I can say that my FEV is up from the above posted non ventolin number of 5.46 to 6.11 during this time.
Post Number: 460
|Posted on Saturday, January 22, 2011 - 09:20 am: |
While Karl makes some very good points, and as always has done a great job with his explanation of asthma, his comments fail to recognize that some of the improvements we see in Spiro users, are not a result of increased strength and improved ability to increase intrathoracic pressure, but rather the coordinated movement of the muscles of respiration.
There are a number of published studies showing the benefit of Spiro training in asthmatics, that show an increased time to fatigue, and an improved quality of life over a period of 8-12 weeks of training.
There is also suggestions that the improved respiratory training improves laminar flow of the air through the inflamed airways, which helps to minimize the irritation and decrease the stimulus for more inflammatory mediators to be released.
As always, the theory and the practical application are still a number of years apart. By that, I mean, the theory on why asthma is exacerabted by exercise is a number of years behind explaining why asthmatics make significant gains in exercise tolerance after a very short period of work with Spiro.
As Karl indicates, yoga breathing, seems to help. I suggest this is due to the relearning of appropriate diaphragmatic breathing patterns, which can be taught much more efficiently and effectively with the aid of a Spiro-Tiger.
Post Number: 3059
|Posted on Sunday, January 23, 2011 - 04:46 am: |
Thanks for all the great feedback.
Karl do not worry , we like " friendly devils "
The key in Asthma treatment besides the typical medication treatments we see here in North America is a possibly other way , where the patient himself is more integrated in the rehabilitation and or at least in the control of his problems.
As I pointed out and than in much better way be Karl, Asthma is not really a problem of the respiratory muscles, as much rather a problem of the respiratory air ways.
As mentioned, some would classify this as an "obstructive " respiratory problem.
Meaning , that due to the inflammation and the restriction in air flow the actual work of respiration is much harder, than without this restrictions.
This has the uncomfortable effect, that R. Dempsey's metaboreflex is kicking in much earlier than in people without asthma.
This as a sign , that the normally 16 +- % of O2 needed for a healthy person from the respiratory system can increase dramatically with Asthma.
So a good trained respiratory muscle system , who can work very efficient can have some advantage in this case. Similar to a person , who has a hip arthrosis and has lost lot's of muscle strength due to under use or "overuse" over the years. Now replacing the hip will solve the pain and friction problem, but he still can't use the leg properly . Now a controlled strength rehabilitation workout could help as well to get him more benefit from his new hip.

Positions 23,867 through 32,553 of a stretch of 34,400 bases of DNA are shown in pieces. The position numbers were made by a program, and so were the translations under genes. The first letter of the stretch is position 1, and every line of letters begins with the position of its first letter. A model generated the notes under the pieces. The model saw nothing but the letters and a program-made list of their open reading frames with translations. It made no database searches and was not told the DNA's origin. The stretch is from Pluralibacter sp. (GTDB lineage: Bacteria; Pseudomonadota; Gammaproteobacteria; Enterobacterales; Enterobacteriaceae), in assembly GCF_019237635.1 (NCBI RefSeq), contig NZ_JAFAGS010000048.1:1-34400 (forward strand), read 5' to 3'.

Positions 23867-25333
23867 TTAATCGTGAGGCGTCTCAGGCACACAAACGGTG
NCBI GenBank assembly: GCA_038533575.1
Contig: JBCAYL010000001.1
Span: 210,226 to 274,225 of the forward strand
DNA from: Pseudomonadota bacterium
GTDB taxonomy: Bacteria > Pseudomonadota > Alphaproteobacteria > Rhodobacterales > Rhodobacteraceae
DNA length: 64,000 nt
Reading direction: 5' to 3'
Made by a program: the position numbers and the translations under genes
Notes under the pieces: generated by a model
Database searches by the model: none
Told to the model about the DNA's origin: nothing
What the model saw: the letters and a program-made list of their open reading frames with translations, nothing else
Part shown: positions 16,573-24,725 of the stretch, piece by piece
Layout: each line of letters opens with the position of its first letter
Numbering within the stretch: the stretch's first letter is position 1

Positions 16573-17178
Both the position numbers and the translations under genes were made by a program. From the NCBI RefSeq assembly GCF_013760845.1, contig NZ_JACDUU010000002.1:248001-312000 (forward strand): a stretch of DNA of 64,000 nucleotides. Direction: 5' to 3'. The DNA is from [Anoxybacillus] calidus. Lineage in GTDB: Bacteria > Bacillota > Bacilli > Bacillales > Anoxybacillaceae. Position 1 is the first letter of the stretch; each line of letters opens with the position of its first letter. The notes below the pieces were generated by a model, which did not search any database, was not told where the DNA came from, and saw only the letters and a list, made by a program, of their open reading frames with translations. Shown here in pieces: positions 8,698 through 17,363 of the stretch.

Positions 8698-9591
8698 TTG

The other part is airflow and speed of airflow.
Due to the obstruction any explosive ( coughing or fast expiratory or inspiratory airflow creates a very inefficient way of moving air in one or the other direction.
So air can stay trapped in side or simply has as well some problem to move in.
So the key is often to create a smooth and efficient airflow pattern.
The problem is the often strong dis-balance between inspiration and expiration.
Unfortunately the classical way of assessing fast asthma is a peak flow meter.
But the flow is only tested in the expiration.
We use a specific model of a peak flow meter, where we asses peak flow inspiration and peak flow expiration.
This way we can assess easier what is harder to do for the person , inspiration and or expiration.
Now the reason why I like to add some more here for perhaps further discussion is the way Asthma is treated since over 100 years in europe and mainly in eastern europe.( started end of 1890 with Fr. Miescher Noble price winner in the DNA reseaerch from Basel/Davos Switzerland )Davos ( my birth place , was a classical Asthma treatment center in the beginning of the 1930 and up , where respiration and CO2 was used ( lack of medication at that time ) and many european countries like Netherland, Belgium, Great Britain , Germany had their private clinics in Davos for their Asthma patients to get sent to altitude.
By now we know , that O2 can have an inflammatory and negative effect to the lungs if applied to high .